Joe Finnochio opened his own speakeasy in 1929 at 406 Stockton Street. He featured a female impersonator as part of a floorshow. It was a modest beginning. When prohibition was repealed in 1933, he expanded it and then in 1936, exuberant with his success, moved to the Broadway location. There he began featuring elaborate productions with lots of pizzazz and glittery costumes. Despite San Francisco’s tradition of risqué entertainment, there was a police bust shortly after the Broadway opening. Joe Finnochio was arrested for “keeping a disorderly house and selling liquor after 2 a.m.” Apparently, the issue of the entertainers mingling with the customers was a no-no.

An original ad from Finocchio’s heyday (photo:


Joe promised to run his club in an orderly fashion — like a theater, he said. And down through the years he did, with scores of female impersonators appearing on his stage. Some became well–known personalities. Among Finnochio’s headliners was Lucien Phelps, a Sophie Tucker expert who starred for 27 years. Another was Don McLean, whose stage name was Lori Shannon. He became known nationally after playing the Archie Bunker drag queen on TV’s All in the Family. He had a great opening line to his Finnochio’s act: “Welcome to Boy’s Town. I’m Father Flanagan.”


A favorite was Charles Pierce, who had trained as an actor in the well-regarded Pasadena Playhouse. Pierce appeared in several New York Off-Broadway shows and in the early 1950s, he was doing comedy sketches and impersonations all over the country. He loved San Francisco and first appeared here at Ann’s 440 Club in North Beach. Never approving of the title drag queen, he preferred to call himself a male actress. But for his Finnochio’s performances he was billed as The Master or Mistress of Surprise and Disguise. In time, his routines included Jeanette MacDonald, Bette Davis, Tallulah Bankhead, Marlene Dietrich, Katharine Hepburn, Joan Crawford, and Carol Channing. Pierce died in 1999 at 72.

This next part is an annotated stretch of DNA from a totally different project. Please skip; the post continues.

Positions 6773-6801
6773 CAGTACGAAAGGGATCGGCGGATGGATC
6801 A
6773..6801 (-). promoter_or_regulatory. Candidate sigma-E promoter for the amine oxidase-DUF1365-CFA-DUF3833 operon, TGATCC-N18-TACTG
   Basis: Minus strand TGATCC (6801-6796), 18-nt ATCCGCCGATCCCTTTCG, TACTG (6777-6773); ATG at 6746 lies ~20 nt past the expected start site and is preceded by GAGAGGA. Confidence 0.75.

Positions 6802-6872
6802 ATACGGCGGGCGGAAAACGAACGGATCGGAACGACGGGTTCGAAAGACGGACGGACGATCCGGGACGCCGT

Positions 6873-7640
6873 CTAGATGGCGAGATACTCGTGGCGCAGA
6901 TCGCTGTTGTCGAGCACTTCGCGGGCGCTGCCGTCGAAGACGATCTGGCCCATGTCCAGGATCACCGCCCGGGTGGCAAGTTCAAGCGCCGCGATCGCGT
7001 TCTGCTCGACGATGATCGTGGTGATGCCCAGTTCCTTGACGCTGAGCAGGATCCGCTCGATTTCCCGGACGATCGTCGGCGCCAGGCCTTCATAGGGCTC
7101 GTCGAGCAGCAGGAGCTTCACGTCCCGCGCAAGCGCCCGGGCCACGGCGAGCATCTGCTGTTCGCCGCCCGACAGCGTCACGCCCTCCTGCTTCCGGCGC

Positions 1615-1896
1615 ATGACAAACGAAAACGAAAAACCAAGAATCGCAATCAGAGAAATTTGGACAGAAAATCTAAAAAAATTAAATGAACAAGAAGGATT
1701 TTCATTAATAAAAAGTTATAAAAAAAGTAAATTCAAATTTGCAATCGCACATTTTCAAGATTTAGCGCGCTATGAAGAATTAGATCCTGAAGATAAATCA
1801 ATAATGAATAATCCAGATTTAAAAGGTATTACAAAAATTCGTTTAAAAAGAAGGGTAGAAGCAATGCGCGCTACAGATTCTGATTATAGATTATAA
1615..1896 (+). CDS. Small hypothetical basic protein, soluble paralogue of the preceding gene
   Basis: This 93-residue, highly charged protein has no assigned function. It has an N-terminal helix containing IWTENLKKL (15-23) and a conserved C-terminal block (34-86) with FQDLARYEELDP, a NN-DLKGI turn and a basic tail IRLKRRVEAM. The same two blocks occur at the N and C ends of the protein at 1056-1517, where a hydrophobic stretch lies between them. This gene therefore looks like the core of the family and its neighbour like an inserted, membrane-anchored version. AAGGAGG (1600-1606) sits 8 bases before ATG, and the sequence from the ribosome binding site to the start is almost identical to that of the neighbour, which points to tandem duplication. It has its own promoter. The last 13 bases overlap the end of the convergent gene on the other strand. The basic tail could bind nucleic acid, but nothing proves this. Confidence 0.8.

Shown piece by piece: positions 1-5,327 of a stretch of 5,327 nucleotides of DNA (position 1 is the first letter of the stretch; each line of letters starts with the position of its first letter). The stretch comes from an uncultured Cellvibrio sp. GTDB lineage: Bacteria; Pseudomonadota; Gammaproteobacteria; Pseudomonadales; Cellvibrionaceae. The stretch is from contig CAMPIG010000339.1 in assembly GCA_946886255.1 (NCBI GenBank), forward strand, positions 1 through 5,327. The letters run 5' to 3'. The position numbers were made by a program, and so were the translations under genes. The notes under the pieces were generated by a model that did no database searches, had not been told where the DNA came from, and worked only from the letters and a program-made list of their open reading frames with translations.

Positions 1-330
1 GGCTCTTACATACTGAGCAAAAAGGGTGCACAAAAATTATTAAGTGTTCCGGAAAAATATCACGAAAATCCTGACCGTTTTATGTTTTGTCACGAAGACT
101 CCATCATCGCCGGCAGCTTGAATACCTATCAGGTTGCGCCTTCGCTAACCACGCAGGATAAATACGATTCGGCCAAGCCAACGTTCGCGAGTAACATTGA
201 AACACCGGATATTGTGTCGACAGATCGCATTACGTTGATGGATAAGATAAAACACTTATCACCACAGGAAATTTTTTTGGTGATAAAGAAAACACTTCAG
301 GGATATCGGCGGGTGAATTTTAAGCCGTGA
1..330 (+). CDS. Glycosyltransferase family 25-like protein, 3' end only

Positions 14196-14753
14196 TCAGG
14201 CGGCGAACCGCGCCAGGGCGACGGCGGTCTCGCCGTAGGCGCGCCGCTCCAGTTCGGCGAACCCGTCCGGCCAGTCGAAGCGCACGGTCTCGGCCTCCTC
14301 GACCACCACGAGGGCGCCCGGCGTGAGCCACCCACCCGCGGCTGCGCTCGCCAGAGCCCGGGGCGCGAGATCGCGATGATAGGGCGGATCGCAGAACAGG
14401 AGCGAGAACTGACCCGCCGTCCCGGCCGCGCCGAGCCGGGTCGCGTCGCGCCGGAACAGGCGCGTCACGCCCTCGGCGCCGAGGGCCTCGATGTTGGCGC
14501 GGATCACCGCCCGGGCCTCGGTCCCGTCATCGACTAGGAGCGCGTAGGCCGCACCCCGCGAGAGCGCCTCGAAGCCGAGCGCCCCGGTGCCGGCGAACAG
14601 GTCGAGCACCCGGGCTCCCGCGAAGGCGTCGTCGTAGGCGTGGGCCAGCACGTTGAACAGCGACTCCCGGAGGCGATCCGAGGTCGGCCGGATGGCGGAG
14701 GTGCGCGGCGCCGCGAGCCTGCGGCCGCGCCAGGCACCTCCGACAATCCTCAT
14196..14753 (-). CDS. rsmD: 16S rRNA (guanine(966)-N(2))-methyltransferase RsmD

No one has been able to fill his high heels.

Carol Channing spoke at his funeral in North Hollywood and said, “He did Carol Channing better than I did.”

Not only did locals flock to Finnochio’s but visiting celebrities did as well. Bob Hope, Frank Sinatra, Bette Davis, and Tallulah Bankhead (the real ones) all made the scene. Howard Hughes escorted Ava Gardner to Finnochio’s. There was a rumor in 1945 that Errol Flynn and David Niven had escorted one of the Finnochio’s stars (Pussy Kat) to a suite at the Fairmont Hotel. Hollywood gossip columnist Louella Parsons got wind of it but her publisher forbade her to run the story.


Joe Finnochio died in 1986 at 88. His wife, Eve, kept Finnochio’s alive until 1999. Citing a rent increase and dwindling attendance, she finally closed it, packed up the props, swept up the glitter, and retired to live with her memories.

Female impersonation had reached the mainstream. One no longer had to seek it out on Broadway.

When poet-painter Lawrence Ferlinghetti heard the news that Finnochio’s had closed, he responded, “What a drag.”

Finocchio’s club in 1958 (photo: zagaria / wikimedia commons)